Salmonella cases that were part of recognized outbreaks numbered 547 in 2008, or 7.4% of the total, the CDC reported. The year brought two large multistate outbreaks: one linked to imported peppers in the spring and summer, and one linked to peanut products, which started in late fall and continued well into this year.
In addition, 132 (25.7%) of the 513 E coli O157 cases in 2008 were linked to outbreaks, the report says.
It also notes that the US Department of Agriculture (USDA) found a higher proportion of E coli O157 in ground beef samples in 2008 than the year before: 0.47% versus 0.24%. But it was unclear whether this was due to focused sampling of higher-risk facilities, improved detection, or an actual increase in contamination.
On the other hand, the USDA has reported a recent decrease in Salmonella in its testing of raw chicken samples, from 11.4% in 2006 to 7.3% in 2008, the report says.
Steps to reduce foodborne disease
Speaking at the press conference, Dr. David Acheson, the Food and Drug Administration's (FDA's) associate commissioner for foods, said his agency is involved in discussions with the Department of Health and Human Services and Congress on new authorities and resources to help prevent foodborne disease. "We're working very closely with the administration and Congress on how to address these issues," he said.
In particular, he mentioned that the FDA is working with six states on a pilot project to set up "rapid response teams" for foodborne outbreaks (see related story).
Tauxe, in the CDC news release, said, "The foodborne division at CDC is planning to increase the capacity of several health departments so that outbreaks can be better detected and investigated."
But he did not explain if he was referring to state or local health departments or some other agencies. CDC spokeswoman Arleen Porcell-Pharr told CIDRAP News this afternoon that she couldn't give any more information because the details are still being worked out.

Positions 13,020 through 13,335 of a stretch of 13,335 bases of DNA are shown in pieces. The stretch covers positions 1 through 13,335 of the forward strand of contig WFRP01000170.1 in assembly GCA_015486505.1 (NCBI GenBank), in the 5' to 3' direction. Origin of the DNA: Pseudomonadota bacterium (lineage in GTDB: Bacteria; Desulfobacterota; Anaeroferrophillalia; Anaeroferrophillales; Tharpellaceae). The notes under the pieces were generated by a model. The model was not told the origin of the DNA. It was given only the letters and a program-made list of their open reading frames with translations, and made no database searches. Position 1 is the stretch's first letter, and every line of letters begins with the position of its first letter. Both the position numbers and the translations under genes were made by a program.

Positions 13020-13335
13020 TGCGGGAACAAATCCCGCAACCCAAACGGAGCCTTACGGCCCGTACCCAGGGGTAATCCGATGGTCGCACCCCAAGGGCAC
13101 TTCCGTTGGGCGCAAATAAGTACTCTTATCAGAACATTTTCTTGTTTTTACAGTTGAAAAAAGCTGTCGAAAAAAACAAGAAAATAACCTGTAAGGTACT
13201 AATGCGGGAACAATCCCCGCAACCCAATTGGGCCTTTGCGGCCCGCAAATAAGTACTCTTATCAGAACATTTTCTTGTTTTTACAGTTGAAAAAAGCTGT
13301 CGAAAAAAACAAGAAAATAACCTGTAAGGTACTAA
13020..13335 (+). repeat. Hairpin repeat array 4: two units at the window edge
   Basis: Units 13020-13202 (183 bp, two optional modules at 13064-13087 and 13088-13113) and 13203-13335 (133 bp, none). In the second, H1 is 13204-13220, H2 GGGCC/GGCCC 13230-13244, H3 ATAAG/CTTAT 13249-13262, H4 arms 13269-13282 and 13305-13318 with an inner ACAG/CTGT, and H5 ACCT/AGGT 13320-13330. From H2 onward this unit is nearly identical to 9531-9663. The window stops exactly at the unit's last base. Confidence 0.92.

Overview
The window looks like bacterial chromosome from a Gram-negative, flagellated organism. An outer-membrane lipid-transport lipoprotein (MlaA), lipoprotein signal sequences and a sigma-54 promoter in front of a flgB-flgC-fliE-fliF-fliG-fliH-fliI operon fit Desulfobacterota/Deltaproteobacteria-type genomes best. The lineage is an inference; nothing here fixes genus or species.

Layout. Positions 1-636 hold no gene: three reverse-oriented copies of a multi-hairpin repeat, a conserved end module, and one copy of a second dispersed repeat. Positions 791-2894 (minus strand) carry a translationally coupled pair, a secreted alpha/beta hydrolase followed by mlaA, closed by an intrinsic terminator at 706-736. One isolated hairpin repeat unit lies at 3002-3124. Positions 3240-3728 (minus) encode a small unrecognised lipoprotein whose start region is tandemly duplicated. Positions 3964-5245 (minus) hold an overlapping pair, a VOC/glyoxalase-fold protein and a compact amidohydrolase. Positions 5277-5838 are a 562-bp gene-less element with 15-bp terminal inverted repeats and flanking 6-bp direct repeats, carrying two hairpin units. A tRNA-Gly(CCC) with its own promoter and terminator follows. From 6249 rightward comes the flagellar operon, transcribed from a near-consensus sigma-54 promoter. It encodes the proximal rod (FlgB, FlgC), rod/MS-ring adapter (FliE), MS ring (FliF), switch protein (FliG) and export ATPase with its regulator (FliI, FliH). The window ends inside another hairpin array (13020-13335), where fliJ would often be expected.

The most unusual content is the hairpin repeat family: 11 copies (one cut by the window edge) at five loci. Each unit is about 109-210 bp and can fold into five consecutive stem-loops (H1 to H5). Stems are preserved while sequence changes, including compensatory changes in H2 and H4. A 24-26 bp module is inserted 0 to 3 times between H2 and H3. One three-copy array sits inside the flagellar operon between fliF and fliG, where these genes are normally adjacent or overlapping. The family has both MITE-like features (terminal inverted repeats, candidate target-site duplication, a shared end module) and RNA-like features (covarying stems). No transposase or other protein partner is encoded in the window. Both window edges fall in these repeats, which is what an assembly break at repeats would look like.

In other comments, Acheson said the FDA hired about 150 food inspectors in 2008. Dr. Steve Sundlof, also with the FDA, said the agency is in the process of hiring 32 food safety scientists and consumer safety officers.
In response to questions, officials at the press conference offered some observation on long-term trends in food safety.
"There's no question that the food supply is much safer than it was 50 or 100 years ago," said Tauxe. "Diseases like typhoid have essentially disappeared, and many animal diseases have disappeared that used to come through the food supply." He added that, as described in today's report, foodborne diseases have declined since the mid 1990s, but the rates have leveled off in the last few years.
In response to a question as to whether the industrialization of the food supply has made food less safe, Sundlof said, "I don't think there's any one real good answer. As supply chains get longer and longer, there's more opportunities for introduction of contamination that can have a public health effect. But all those can be managed and managed well, but it takes good preventive efforts by industry to make sure that happens. One problem in one single ingredient can have very wide distribution if a company distributes nationally or internationally."
CDC. Preliminary FoodNet data on the incidence of infection with pathogens transmitted commonly through food10 states, 2008. MMWR 2008 Apr 10;58(13):333-7 [Full text]
Apr 9 CDC press release
Apr 10, 2008, CIRAP News story "Foodborne disease rates changed little in 2007"